Nonnie and I picked blueberries a few days ago, at Schartner Farms’ site in Exeter, on the east side of Route 2, across from the large farm stand. Slim pickings.
In past years, the rows of blueberry bushes were draped high with plastic netting to keep the birds away. Not so this year, and the birds were more plentiful than the blueberries. The young attendant advised us to pick near the road and avoid the rows closest to her stand. So we did. And, as always, we found that pickers are guided to the rows that have nearly been picked clean. So we looped back around toward the stand and found a row or two that had some promise. But even those weren’t thickly laden with fruit as in the past. It took awhile, but we picked about seven pounds. So good in the morning on Wheaties with almond milk, and, best of all, Nonnie will make blueberry jam.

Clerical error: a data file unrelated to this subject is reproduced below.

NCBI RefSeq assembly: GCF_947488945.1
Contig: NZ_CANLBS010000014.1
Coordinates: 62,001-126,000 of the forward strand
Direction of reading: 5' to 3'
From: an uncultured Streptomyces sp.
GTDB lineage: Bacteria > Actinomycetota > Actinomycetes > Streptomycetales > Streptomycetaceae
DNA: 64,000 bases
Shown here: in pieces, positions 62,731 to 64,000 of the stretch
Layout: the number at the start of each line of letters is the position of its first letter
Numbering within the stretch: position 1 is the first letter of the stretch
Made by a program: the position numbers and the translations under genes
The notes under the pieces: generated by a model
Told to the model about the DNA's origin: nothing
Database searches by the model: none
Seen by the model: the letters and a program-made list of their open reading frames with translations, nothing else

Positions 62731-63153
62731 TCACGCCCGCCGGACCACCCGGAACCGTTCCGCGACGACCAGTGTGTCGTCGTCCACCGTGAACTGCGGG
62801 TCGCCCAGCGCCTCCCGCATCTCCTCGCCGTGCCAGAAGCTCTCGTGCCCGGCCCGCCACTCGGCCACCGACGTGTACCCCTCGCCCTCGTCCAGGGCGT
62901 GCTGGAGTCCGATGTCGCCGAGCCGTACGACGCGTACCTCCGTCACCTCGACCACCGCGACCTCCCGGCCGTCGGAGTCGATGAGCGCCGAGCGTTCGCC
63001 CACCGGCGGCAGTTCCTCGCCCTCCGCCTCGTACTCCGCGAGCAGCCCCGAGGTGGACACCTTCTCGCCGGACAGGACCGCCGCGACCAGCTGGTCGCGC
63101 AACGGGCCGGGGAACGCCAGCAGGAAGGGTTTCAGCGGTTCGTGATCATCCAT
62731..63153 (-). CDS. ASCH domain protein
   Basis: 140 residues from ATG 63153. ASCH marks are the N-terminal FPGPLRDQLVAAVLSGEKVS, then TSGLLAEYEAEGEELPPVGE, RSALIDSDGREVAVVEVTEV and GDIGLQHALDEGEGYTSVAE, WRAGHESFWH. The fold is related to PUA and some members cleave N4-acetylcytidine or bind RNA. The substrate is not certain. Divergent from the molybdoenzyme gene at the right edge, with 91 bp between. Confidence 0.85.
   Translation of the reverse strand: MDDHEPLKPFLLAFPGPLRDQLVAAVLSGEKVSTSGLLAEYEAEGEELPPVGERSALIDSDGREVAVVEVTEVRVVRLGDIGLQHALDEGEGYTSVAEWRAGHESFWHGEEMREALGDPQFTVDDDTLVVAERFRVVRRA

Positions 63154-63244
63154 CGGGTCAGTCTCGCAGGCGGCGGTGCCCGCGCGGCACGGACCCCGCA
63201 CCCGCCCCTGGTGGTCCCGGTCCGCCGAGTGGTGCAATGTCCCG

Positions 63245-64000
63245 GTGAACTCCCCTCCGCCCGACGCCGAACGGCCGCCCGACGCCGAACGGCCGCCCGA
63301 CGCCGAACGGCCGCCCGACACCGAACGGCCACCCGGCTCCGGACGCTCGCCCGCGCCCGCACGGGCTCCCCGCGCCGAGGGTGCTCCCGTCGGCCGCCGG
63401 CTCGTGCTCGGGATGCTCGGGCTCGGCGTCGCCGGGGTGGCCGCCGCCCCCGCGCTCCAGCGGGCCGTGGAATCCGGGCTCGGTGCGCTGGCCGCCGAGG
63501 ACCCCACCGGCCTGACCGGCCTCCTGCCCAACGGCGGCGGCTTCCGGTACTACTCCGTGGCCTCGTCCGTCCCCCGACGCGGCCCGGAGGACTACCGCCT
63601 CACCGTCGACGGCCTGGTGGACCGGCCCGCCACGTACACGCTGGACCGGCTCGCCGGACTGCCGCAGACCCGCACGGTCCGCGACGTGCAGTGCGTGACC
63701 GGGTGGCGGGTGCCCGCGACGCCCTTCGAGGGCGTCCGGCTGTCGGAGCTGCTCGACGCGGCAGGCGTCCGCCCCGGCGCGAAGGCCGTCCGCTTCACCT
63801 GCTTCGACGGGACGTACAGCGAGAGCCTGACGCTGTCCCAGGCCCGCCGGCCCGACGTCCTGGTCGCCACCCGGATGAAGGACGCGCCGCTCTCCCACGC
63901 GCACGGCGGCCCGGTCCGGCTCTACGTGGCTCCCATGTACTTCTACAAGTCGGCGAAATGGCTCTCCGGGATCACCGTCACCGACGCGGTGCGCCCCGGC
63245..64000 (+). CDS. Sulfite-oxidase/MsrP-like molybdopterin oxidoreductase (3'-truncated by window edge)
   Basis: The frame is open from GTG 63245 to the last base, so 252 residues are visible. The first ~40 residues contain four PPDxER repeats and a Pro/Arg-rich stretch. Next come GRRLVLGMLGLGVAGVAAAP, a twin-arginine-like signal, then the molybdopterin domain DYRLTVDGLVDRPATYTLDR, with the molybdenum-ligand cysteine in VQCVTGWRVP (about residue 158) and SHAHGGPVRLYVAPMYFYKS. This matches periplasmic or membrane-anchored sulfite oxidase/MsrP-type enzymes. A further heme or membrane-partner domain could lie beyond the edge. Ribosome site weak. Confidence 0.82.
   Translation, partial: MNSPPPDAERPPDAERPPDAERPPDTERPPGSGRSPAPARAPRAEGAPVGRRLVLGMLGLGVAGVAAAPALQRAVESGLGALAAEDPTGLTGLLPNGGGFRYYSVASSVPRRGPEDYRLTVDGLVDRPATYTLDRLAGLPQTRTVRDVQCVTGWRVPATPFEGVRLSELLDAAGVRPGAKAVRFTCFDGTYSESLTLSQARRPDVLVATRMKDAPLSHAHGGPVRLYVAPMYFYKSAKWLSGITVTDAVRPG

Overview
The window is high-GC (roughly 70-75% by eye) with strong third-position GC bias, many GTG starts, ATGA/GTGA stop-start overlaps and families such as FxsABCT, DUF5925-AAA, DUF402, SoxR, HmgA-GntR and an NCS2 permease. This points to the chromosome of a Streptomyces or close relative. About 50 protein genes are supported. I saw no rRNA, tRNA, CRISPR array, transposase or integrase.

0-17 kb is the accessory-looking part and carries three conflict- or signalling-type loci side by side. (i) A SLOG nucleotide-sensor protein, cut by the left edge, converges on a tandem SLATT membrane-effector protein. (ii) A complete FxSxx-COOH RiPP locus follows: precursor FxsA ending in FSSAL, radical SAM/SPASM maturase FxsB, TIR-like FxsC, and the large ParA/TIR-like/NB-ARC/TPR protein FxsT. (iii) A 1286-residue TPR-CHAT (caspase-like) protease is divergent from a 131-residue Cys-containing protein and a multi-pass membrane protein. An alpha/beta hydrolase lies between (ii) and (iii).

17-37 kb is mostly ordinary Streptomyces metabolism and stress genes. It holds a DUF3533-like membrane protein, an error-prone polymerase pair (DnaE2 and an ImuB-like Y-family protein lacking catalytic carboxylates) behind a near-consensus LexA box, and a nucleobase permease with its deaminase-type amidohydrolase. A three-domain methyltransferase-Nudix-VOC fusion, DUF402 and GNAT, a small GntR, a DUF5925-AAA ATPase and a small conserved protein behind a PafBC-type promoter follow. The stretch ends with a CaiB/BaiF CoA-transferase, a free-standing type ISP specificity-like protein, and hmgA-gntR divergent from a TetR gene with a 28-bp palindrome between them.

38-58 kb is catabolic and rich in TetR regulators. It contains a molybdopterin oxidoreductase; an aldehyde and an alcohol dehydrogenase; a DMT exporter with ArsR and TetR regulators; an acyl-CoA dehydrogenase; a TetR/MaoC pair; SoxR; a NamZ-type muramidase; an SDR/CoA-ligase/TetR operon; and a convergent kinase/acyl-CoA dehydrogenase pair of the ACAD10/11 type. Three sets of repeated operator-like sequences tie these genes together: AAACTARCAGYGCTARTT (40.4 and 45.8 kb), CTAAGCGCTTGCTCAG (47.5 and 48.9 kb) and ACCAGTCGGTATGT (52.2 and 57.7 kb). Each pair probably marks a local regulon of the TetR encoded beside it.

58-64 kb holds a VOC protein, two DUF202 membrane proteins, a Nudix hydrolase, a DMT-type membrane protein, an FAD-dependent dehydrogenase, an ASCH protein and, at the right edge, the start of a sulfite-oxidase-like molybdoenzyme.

Slim Pickens. Unforgettable in the final, terrifying sequence of Dr. Strangelove or: How I Learned to Stop Worrying and Love the Bomb. Perfect casting. This is an earlier scene. (Note James Earl Jones, in his first movie role, as Lt. Lothar Zogg.) I read online–don’t know if it’s true, but it’s a good story–that Kubrick wanted Pickens for the role of Dick Hallorann in The Shining, but Pickens turned it down, saying that the strain of Kubrick’s endless takes on the set of Dr. Strangelove took too much out of him.
I was never a Rex Allen fan. But I loved Roy Rogers when I was a kid, and grew to like him even more when I learned of his association with the Sons of the Pioneers. This clip is especially fine for a close look at the wonderful violinist Hugh Farr:
Rogers had such a relaxed manner in front of the camera, with a ready, somewhat self-effacing smile. His cowboy hat tilted slightly back from his brow, sometimes revealing a dark Elvis-like curl, moist with perspiration. Well, then: blueberry picking, Roy Rogers, and “nuclear combat toe to toe with the Ruskies.” Go figure.